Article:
Furthermore, since the secular model insists that the first generation of stars are pop III (no elements heavier than lithium), it follows that these early galaxies should not contain heavy elements.  The JWST has an instrument (a spectroscope) that can determine the composition of galaxies by analyzing the light they emit.  So, it is possible to test this prediction. 

Creationist Predictions

Biblical creationists reject the big bang and its billions-of-years timescale because such things are contrary to the recorded history of Genesis.  We hold that stars were made by God on the fourth day of the creation week, rather than self-assembling billions of years before earth.  Furthermore, we know that heavy elements existed before stars because the earth contains elements like oxygen (found in water molecules), and these existed on day 1 (Genesis 1:1-2) before the stars were created on day 4.  We do not believe the universe ever contained only hydrogen, helium, and lithium.  Although God could certainly have created stars with only these three elements, we have no particular reason to think that He did.  And so, we have no particular reason to expect that any pop III stars exist or have ever existed.

Since the stars were supernaturally created on day 4, and since galaxies are comprised of stars (and gas, dust, etc.), galaxies did not gradually self-assemble over billions of years.  We expect that they were created mature.  We therefore expect that even the most distant galaxies would be fully formed and substantially massive.  We expect lots of spiral and elliptical galaxies just as we observe in the near regions of the universe.

Although not all creationists agree with me, I am convinced that the Bible uses the ASC system in which we see the universe in real-time.  Therefore, in my view, we are not “looking back in time” as we peer into the distant universe, but are seeing it as it is now.  Consequently, I do not expect a lot of evidence for galaxy evolution.  I do not expect that the most distant galaxies are only partially formed, but rather I expect fully-designed galaxies including spirals and ellipticals.  And since I am convinced that galaxies were supernaturally created, I do not expect the deficit of galaxies at high redshift (that the secularists expect).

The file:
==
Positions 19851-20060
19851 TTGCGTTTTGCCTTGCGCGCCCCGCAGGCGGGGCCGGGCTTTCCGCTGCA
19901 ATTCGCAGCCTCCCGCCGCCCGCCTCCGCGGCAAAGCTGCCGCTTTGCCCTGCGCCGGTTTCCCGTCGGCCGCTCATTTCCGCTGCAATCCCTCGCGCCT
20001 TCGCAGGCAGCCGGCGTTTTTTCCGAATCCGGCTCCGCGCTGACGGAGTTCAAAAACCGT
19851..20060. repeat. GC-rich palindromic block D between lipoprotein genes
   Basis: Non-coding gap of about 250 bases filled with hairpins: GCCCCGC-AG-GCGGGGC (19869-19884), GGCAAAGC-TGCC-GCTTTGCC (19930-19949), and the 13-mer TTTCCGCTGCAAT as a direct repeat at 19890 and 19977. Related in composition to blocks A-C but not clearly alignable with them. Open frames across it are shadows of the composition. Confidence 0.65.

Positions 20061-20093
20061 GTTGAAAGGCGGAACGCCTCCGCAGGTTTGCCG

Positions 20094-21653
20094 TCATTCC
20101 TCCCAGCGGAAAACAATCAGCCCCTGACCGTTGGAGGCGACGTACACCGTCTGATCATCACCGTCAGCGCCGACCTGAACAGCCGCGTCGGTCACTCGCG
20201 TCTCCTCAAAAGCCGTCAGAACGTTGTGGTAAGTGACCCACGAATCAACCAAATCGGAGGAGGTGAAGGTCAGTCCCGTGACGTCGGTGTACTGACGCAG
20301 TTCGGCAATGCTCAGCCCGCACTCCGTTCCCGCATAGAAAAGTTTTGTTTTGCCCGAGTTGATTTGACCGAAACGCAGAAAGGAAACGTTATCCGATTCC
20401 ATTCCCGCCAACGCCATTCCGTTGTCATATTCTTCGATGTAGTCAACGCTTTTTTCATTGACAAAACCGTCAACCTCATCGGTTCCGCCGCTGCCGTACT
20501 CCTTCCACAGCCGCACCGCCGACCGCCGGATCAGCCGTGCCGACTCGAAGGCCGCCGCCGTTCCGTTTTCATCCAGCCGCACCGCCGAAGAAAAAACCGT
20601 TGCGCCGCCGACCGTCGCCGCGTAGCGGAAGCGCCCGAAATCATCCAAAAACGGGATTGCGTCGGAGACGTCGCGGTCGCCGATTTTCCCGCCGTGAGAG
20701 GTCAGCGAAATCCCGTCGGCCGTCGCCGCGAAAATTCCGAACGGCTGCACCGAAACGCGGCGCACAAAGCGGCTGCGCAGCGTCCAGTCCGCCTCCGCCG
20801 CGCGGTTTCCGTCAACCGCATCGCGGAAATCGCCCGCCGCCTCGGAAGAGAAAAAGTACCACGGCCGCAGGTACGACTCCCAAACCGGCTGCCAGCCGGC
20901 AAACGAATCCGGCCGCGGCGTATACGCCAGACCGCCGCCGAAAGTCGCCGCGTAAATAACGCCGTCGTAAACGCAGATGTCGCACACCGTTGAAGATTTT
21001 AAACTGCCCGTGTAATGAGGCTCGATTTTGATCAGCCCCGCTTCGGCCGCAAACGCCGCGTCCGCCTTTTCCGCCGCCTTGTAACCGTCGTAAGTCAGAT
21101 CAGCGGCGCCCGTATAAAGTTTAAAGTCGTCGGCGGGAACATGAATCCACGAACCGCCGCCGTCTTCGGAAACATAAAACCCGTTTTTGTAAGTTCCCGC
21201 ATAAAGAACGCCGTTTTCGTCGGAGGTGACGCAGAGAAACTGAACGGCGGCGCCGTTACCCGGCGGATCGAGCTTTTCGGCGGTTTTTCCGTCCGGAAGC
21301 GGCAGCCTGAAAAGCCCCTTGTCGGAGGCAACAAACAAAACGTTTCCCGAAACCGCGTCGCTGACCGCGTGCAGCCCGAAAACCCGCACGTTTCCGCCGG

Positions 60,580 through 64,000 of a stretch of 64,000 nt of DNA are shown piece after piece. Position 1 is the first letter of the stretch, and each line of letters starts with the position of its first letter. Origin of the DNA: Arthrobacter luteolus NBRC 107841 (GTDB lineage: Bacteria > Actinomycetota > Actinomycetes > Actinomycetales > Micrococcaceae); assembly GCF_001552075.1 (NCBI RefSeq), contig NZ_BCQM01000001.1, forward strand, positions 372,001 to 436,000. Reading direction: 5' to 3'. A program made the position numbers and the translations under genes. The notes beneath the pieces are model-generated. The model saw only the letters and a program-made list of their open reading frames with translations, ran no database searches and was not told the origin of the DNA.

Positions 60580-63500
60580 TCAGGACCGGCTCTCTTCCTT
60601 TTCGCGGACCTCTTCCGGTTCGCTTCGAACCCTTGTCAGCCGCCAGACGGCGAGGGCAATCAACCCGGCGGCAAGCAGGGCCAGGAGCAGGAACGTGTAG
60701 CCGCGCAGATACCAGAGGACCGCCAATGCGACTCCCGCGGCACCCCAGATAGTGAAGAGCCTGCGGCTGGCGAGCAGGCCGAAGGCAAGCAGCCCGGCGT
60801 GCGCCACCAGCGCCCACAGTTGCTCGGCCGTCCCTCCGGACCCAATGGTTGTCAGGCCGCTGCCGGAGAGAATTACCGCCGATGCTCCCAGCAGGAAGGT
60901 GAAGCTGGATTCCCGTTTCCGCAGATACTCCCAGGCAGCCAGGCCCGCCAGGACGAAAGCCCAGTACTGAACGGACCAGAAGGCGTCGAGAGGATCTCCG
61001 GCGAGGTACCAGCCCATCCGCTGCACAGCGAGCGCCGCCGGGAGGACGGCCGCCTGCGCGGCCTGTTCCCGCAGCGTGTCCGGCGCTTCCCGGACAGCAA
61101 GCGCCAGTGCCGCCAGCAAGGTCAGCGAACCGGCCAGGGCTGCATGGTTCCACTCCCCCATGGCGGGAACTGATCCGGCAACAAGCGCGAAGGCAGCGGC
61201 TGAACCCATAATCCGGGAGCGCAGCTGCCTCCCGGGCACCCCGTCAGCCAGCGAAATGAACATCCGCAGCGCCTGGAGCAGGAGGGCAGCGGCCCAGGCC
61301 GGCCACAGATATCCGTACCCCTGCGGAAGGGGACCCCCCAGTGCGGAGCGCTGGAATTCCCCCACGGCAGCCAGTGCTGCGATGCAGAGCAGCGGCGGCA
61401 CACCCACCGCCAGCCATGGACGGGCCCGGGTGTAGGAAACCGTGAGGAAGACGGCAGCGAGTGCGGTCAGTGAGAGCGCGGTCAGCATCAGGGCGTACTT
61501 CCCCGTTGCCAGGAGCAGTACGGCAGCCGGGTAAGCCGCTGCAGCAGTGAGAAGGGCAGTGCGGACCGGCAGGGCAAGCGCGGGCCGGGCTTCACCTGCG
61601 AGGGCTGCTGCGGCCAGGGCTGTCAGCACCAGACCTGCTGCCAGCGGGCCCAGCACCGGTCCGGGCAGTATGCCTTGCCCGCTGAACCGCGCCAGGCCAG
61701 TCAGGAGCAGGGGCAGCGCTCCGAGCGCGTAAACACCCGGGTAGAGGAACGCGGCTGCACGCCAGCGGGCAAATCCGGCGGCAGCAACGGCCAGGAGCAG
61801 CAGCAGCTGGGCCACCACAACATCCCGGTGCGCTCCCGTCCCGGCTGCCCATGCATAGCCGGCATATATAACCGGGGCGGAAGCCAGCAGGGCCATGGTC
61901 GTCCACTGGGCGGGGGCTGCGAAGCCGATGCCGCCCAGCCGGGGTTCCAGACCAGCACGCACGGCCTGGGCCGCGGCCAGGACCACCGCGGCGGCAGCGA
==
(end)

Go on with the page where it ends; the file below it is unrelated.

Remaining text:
These are the predictions I published back in January before we had any data from the JWST.  You can read my original predictions here.  Namely: (1) I expected to find galaxies at higher redshifts than the secularists were expecting.  This would force secularists to conclude that galaxies formed earlier than their secular models had predicted.  (2) These galaxies would be fully-formed, not in the process of assembly.  (3) I expected evidence of some heavy elements in these galaxies, rather than pop III stars with no such elements.

Notice that these three predictions are essentially the opposite of what the secular astronomers were expecting to find.  They expected galaxies to taper off to zero by around redshift 14.   At lesser redshifts, they expected to see relatively few low-mass galaxies and in the process of formation rather than fully-formed spiral and elliptical galaxies.  And the secular model requires that the first stars would have no heavy elements. 

The JWST Observations